The March 21, 2007 edition of the New York Times featured an article
called "Prevalence of Alzheimer's Rises 10% in 5 Years." It began:
"More than five million Americans have Alzheimer's disease, a 10
percent increase from the last official tally five years ago, and a
number expected to more than triple by 2050." Alzheimer's disease, it
seems, now afflicts 13% of people 65 and over, and 42% of those past
The piece also reported "the startling finding that 200,000 to 500,000
people younger than 65 have some form of early onset form of dementia,
including a rare form of Alzheimer's disease that strikes people in
their 30s and 40s." The Times adds: "Apart from early onset cases, the
primary risk factor for Alzheimer's disease is age."
But, dear reader, there's a cow-shaped risk factor sitting in the
corner-ignored by the newspaper of record (and essentially all major
media outlets). And it's a very mad cow.
Bovine spongiform encephalopathy (BSE) has earned the pithy nickname
"mad cow disease" thanks to the invidious symptoms presented in
affected cattle, i.e. staggering, tremors, involuntary muscle spasms,
bewilderment, hypersensitivity to auditory and tactile stimuli, and
other examples of seemingly "mad" behavior.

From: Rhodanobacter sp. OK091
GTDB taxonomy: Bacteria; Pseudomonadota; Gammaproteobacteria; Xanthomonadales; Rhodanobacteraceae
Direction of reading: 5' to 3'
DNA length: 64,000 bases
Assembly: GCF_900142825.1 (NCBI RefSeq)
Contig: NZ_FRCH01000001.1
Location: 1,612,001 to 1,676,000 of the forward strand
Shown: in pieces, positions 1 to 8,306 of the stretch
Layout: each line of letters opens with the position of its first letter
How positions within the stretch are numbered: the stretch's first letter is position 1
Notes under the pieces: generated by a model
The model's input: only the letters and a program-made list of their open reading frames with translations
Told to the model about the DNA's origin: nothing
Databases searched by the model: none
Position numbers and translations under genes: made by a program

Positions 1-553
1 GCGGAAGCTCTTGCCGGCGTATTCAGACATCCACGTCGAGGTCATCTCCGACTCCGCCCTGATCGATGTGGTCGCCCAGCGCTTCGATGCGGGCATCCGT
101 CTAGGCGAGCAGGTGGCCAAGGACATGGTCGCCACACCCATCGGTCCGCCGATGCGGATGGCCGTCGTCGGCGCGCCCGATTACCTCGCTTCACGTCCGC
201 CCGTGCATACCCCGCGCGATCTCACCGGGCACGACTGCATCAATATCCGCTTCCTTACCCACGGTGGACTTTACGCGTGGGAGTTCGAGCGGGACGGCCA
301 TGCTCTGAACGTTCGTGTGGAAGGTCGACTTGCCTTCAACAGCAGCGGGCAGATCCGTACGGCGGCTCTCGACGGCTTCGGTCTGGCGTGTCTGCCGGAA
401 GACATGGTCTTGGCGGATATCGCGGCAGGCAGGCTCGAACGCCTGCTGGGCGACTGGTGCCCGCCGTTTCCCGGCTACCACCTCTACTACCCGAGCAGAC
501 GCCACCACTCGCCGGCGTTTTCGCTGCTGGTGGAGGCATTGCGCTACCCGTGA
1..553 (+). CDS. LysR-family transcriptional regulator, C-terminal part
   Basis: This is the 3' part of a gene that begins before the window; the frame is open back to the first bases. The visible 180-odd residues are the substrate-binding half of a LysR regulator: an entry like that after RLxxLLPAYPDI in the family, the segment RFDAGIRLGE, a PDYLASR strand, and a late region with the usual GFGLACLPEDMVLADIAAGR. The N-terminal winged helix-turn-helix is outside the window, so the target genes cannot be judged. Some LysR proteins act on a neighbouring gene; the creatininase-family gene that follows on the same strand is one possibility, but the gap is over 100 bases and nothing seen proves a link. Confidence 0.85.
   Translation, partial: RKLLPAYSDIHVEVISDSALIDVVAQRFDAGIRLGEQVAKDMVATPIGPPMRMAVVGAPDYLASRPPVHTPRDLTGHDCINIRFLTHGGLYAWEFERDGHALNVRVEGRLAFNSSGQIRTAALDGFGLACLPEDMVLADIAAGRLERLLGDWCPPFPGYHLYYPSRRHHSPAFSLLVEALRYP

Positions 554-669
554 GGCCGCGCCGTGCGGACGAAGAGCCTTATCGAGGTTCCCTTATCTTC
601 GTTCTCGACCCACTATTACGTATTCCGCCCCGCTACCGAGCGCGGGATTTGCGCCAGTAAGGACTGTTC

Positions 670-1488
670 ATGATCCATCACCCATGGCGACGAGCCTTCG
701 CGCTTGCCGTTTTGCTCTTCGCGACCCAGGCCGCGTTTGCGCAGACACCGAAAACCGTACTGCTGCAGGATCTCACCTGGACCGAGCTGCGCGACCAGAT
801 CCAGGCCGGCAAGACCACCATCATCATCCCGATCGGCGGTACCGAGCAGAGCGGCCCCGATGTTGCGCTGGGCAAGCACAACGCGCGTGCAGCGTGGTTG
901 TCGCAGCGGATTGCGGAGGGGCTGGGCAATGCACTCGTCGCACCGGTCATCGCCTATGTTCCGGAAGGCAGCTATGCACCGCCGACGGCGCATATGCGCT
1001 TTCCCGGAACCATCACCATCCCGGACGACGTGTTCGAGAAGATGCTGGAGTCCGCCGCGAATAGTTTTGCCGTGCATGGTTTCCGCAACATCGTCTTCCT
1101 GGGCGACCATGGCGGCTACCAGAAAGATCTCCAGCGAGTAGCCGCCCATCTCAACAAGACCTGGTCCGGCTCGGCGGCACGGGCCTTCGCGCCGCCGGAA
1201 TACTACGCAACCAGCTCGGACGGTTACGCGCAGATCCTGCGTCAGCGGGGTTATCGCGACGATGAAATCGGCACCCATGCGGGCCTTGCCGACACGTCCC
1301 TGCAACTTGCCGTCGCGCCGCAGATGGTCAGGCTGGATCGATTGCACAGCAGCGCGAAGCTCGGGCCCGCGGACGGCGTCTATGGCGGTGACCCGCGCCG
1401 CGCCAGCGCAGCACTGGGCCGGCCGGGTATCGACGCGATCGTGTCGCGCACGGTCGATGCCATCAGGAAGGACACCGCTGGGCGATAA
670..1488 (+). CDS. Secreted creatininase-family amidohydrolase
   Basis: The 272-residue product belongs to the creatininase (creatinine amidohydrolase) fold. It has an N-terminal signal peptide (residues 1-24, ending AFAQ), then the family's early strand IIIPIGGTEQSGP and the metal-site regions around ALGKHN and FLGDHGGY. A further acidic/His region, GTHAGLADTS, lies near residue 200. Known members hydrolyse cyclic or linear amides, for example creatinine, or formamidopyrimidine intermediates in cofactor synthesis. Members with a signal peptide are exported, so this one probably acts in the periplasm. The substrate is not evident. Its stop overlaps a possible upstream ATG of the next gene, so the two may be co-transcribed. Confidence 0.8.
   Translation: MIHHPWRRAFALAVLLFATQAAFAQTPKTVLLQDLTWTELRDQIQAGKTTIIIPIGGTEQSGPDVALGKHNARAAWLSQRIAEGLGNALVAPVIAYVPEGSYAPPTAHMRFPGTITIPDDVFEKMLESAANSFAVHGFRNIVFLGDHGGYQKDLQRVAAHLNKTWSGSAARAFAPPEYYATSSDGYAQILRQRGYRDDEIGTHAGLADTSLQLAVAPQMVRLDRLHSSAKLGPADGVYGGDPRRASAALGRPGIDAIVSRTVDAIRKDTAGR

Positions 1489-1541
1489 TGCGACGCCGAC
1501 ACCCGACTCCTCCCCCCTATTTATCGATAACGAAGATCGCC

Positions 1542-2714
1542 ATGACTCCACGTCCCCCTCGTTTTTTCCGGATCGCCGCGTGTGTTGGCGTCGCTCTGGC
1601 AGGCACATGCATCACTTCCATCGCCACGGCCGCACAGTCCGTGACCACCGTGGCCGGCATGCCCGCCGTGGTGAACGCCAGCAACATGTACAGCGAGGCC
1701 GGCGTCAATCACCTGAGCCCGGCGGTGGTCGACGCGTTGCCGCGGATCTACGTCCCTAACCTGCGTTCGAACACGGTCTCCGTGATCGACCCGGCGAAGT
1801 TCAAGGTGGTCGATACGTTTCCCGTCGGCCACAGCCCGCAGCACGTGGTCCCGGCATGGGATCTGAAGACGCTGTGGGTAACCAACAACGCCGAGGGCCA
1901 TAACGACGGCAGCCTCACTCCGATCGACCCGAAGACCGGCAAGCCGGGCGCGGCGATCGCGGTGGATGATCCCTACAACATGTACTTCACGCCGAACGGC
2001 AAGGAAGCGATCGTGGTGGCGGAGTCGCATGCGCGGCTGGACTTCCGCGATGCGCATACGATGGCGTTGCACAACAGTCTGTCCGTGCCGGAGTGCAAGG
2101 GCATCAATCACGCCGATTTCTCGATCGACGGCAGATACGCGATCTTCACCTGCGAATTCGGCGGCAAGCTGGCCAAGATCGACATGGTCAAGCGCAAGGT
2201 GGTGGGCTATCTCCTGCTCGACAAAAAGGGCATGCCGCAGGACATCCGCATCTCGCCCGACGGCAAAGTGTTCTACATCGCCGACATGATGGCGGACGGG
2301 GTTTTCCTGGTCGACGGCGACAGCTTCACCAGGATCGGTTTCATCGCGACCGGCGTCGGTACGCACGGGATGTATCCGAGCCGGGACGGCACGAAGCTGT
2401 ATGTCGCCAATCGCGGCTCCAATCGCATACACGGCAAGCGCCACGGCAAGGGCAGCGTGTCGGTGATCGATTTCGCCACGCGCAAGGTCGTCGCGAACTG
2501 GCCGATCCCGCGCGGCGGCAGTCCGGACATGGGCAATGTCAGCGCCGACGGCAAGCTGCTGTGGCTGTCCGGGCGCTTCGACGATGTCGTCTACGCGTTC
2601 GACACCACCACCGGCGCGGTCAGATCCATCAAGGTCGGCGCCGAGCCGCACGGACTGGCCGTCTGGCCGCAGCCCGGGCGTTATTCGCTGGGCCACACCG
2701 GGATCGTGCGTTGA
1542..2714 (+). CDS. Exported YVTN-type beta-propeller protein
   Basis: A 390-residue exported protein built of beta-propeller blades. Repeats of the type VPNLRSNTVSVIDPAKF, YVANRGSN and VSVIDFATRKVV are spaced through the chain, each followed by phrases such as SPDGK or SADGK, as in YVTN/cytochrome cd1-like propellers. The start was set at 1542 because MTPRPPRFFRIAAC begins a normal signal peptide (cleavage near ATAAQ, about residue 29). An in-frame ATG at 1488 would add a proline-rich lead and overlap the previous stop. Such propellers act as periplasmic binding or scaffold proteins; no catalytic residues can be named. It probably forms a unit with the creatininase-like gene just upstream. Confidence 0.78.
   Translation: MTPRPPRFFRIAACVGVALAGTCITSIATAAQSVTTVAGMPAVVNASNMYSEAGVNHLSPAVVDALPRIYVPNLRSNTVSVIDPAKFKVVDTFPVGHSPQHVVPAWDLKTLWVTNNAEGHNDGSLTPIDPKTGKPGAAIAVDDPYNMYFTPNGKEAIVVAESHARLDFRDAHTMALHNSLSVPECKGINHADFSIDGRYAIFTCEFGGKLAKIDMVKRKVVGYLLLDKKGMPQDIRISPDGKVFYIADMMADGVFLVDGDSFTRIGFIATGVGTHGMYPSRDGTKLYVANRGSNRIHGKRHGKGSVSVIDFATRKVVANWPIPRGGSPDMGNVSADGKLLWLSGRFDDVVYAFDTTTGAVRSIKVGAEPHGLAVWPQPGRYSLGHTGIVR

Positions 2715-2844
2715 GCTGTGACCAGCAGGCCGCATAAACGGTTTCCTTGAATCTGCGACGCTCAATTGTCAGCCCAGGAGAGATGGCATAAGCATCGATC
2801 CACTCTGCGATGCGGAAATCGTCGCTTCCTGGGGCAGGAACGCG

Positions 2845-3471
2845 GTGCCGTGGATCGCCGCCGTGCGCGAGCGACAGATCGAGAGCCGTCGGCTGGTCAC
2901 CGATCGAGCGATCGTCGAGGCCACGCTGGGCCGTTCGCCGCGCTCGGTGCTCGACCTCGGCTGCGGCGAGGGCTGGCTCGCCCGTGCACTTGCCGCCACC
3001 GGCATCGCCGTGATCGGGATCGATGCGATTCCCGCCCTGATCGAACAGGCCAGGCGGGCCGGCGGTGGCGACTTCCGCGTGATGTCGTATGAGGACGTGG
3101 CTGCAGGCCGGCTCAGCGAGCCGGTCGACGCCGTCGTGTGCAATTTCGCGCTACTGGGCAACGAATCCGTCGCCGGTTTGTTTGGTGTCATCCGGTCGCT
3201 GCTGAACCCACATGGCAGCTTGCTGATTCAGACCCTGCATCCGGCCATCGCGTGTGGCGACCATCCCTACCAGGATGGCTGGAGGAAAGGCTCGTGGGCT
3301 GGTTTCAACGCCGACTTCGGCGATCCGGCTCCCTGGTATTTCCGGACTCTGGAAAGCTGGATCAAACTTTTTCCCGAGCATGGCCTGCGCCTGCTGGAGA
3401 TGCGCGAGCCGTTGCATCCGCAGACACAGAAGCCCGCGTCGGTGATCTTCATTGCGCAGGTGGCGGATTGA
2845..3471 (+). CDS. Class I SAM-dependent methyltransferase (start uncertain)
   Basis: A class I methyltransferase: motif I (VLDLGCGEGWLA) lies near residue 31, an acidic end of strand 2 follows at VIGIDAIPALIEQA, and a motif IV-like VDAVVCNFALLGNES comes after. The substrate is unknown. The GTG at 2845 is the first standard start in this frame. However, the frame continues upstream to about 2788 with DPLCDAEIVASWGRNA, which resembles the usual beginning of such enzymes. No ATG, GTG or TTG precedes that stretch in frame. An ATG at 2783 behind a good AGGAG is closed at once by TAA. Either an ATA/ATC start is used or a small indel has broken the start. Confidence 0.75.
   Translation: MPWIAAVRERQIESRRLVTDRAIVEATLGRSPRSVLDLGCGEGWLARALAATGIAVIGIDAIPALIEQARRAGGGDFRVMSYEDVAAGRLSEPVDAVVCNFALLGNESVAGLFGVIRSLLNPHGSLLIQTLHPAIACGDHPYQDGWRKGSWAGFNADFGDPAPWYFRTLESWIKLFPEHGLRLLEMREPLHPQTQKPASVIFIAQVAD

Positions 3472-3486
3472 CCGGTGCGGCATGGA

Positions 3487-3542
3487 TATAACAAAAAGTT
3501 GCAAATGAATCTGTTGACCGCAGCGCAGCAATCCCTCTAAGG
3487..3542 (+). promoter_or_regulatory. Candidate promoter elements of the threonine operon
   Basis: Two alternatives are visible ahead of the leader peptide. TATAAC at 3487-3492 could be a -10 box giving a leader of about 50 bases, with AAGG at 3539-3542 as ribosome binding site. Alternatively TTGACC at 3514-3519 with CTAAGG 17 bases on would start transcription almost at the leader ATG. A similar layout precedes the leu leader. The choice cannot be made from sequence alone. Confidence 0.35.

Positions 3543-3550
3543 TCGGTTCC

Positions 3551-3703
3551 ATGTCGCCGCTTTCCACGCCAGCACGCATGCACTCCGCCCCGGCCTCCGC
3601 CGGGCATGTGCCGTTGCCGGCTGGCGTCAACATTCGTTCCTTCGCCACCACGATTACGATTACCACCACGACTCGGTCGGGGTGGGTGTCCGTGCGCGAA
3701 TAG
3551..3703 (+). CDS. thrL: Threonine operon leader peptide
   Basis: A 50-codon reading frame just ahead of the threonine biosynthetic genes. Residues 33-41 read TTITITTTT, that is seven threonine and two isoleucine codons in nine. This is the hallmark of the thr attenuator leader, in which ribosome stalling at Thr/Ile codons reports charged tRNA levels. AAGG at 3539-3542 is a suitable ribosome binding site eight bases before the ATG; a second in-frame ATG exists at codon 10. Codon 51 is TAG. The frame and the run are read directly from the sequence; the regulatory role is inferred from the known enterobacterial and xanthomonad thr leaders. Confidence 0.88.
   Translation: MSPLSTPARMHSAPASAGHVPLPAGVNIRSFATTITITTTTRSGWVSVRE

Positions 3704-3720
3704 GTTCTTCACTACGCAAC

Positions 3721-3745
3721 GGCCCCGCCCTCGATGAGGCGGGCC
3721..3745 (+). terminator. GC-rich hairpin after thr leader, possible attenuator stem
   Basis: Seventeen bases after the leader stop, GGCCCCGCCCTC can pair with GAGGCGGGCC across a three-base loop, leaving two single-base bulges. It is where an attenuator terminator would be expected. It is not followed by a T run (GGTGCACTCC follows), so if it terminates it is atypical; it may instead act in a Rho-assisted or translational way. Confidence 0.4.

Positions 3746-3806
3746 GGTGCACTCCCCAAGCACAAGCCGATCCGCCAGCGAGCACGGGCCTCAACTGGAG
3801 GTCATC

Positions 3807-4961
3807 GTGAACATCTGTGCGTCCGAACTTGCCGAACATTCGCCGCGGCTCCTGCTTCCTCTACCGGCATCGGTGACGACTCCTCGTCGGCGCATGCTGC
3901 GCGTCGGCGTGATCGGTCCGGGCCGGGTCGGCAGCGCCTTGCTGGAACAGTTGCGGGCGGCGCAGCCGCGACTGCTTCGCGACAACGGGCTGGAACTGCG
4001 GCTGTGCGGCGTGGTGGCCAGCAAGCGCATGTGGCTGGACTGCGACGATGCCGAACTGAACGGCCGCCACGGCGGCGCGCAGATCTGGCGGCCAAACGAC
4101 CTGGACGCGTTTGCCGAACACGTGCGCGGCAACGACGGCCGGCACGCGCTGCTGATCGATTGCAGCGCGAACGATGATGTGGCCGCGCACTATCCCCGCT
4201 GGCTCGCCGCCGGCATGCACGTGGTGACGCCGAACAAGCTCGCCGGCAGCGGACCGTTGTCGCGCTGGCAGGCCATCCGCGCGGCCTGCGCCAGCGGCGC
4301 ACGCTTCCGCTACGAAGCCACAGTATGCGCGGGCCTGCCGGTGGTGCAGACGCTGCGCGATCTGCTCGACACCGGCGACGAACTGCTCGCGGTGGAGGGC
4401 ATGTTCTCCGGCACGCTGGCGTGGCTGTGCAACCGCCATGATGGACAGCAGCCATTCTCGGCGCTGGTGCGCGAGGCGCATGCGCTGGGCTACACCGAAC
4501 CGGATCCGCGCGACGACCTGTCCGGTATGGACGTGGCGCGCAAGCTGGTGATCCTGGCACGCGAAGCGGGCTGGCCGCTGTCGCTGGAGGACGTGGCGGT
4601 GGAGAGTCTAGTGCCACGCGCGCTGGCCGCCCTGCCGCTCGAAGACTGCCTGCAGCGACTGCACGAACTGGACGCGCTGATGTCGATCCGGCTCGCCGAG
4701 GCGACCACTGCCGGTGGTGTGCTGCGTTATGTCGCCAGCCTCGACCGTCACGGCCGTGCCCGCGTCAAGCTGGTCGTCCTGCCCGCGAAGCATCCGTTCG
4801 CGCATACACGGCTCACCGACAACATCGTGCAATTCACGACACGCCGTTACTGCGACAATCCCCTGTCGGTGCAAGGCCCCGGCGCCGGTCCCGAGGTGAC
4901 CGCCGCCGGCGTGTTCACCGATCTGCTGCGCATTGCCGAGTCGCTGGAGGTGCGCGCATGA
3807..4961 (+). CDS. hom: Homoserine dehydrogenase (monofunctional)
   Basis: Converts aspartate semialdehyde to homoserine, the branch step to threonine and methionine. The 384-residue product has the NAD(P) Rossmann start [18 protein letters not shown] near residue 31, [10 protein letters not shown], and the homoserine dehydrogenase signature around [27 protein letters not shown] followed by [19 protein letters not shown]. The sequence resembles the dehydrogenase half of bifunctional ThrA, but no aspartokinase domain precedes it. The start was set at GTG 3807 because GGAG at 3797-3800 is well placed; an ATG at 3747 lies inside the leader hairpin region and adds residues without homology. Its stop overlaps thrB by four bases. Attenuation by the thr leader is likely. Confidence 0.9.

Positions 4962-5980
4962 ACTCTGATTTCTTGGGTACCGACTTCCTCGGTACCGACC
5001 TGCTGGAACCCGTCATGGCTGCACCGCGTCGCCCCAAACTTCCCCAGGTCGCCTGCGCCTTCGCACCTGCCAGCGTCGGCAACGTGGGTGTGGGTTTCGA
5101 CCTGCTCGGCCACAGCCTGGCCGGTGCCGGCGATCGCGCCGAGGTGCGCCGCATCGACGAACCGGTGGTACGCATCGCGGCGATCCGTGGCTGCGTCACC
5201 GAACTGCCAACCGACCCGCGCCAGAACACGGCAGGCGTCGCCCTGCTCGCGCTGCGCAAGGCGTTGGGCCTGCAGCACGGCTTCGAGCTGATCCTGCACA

Like BSE, Creutzfeldt-Jakob Disease (CJD) is also a transmissible,
invariably fatal spongiform encephalopathy with a prolonged incubation
period that leaves sponge-like holes in a victim's brain. CJD,
however, is the human version and this includes a newly identified
variant of CJD, linked to BSE in British cattle.
How safe are Americans from being exposed to the human variant of mad
cow disease? In France, a nation with only 5.7 million cows, 20,000
are tested each week with 153 found infected in the year 2000. Out of
the nearly 40 million U.S. cattle slaughtered annually, only about
1000 are tested. You do the math.
Kirchheimer concludes: "The growing number of British victims of 'new
variant' CJD, mostly young people in their prime who contracted the
brain sickness from tainted meat, is a grim precursor to an uncertain
Mickey Z. can be found on the Web at http://www.mickeyz.net .
Mickey Z. is the author of five books, most recently "50 American
Revolutions You're Not Supposed to Know: Reclaiming American
Patriotism" (Disinformation Books). He can be found on the Web at